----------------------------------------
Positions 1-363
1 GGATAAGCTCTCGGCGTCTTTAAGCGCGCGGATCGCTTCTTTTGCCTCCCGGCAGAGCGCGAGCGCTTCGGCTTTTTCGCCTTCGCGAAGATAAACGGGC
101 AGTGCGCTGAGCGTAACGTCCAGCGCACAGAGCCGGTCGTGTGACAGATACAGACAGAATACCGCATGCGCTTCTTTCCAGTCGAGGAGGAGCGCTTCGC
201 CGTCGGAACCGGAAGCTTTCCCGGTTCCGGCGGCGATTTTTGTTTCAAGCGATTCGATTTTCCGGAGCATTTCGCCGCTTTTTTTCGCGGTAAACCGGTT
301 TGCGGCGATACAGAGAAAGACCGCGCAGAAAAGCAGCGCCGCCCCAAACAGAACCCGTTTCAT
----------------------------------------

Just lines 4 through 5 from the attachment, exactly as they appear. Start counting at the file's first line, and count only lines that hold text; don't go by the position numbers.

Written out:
201 CGTCGGAACCGGAAGCTTTCCCGGTTCCGGCGGCGATTTTTGTTTCAAGCGATTCGATTTTCCGGAGCATTTCGCCGCTTTTTTTCGCGGTAAACCGGTT
301 TGCGGCGATACAGAGAAAGACCGCGCAGAAAAGCAGCGCCGCCCCAAACAGAACCCGTTTCAT